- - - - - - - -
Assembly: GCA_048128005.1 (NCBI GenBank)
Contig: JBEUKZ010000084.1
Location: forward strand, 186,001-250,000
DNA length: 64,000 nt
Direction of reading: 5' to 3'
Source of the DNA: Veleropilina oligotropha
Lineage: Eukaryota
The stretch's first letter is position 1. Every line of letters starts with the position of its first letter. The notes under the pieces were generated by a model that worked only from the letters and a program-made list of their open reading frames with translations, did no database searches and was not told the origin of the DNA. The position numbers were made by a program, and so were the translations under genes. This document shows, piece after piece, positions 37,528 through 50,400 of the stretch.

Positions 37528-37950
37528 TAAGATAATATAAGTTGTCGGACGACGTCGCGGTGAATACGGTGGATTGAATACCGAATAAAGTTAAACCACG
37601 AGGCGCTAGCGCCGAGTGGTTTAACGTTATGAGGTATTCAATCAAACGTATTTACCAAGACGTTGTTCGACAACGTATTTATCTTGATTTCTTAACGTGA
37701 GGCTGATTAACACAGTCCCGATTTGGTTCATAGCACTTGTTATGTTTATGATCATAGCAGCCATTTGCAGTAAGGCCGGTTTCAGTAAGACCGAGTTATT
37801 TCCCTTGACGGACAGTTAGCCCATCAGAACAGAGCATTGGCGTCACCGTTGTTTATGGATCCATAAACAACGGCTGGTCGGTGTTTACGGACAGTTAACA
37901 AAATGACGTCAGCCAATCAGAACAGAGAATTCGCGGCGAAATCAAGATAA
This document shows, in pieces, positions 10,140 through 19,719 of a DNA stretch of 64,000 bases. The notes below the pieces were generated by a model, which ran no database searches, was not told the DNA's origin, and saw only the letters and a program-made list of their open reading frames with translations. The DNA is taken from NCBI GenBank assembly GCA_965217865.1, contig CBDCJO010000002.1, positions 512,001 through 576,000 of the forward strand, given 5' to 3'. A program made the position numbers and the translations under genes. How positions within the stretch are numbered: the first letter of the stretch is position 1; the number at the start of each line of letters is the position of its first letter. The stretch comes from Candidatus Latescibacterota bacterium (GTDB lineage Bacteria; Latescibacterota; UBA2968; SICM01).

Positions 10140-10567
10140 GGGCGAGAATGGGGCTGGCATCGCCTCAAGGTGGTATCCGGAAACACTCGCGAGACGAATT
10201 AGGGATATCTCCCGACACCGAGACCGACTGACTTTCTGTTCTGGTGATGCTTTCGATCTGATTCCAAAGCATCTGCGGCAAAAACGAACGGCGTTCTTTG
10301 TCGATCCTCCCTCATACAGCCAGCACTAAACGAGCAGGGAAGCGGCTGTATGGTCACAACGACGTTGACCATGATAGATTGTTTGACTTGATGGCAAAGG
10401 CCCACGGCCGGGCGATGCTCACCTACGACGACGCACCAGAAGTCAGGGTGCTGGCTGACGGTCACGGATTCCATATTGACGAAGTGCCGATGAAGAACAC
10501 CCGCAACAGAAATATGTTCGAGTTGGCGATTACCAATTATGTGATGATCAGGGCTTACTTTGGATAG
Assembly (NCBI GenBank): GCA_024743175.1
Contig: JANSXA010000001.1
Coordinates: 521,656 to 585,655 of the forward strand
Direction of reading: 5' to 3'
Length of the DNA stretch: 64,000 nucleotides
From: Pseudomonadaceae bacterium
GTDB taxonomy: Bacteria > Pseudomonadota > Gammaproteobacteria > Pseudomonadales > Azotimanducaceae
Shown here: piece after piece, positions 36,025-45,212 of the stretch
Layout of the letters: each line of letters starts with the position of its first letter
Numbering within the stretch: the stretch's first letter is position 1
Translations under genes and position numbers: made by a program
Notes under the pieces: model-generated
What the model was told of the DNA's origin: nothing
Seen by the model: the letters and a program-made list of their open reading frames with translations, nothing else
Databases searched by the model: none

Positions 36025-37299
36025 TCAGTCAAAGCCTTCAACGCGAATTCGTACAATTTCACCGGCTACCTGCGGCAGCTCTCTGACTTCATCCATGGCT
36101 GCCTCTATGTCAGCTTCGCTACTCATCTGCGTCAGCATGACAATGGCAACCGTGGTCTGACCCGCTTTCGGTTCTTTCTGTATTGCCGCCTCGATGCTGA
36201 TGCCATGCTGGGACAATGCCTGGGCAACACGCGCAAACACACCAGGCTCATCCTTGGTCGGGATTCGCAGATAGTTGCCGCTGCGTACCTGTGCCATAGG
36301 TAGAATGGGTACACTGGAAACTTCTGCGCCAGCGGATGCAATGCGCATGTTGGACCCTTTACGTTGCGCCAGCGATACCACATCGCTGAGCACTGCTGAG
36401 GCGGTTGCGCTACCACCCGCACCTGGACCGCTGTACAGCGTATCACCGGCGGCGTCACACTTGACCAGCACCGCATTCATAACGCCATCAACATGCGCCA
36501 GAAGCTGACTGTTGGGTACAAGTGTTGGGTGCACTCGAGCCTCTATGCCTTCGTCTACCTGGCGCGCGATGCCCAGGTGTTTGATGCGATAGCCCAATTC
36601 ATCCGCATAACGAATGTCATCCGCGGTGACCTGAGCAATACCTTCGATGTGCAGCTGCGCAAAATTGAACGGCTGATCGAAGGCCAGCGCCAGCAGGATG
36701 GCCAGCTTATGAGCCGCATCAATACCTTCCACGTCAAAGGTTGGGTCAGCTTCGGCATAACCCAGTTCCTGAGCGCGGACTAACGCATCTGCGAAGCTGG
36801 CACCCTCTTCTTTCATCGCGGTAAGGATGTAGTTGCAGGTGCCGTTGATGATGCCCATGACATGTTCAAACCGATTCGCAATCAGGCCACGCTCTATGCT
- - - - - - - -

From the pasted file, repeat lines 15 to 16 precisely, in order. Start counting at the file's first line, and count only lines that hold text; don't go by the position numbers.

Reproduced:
This document shows, in pieces, positions 10,140 through 19,719 of a DNA stretch of 64,000 bases. The notes below the pieces were generated by a model, which ran no database searches, was not told the DNA's origin, and saw only the letters and a program-made list of their open reading frames with translations. The DNA is taken from NCBI GenBank assembly GCA_965217865.1, contig CBDCJO010000002.1, positions 512,001 through 576,000 of the forward strand, given 5' to 3'. A program made the position numbers and the translations under genes. How positions within the stretch are numbered: the first letter of the stretch is position 1; the number at the start of each line of letters is the position of its first letter. The stretch comes from Candidatus Latescibacterota bacterium (GTDB lineage Bacteria; Latescibacterota; UBA2968; SICM01).

Positions 10140-10567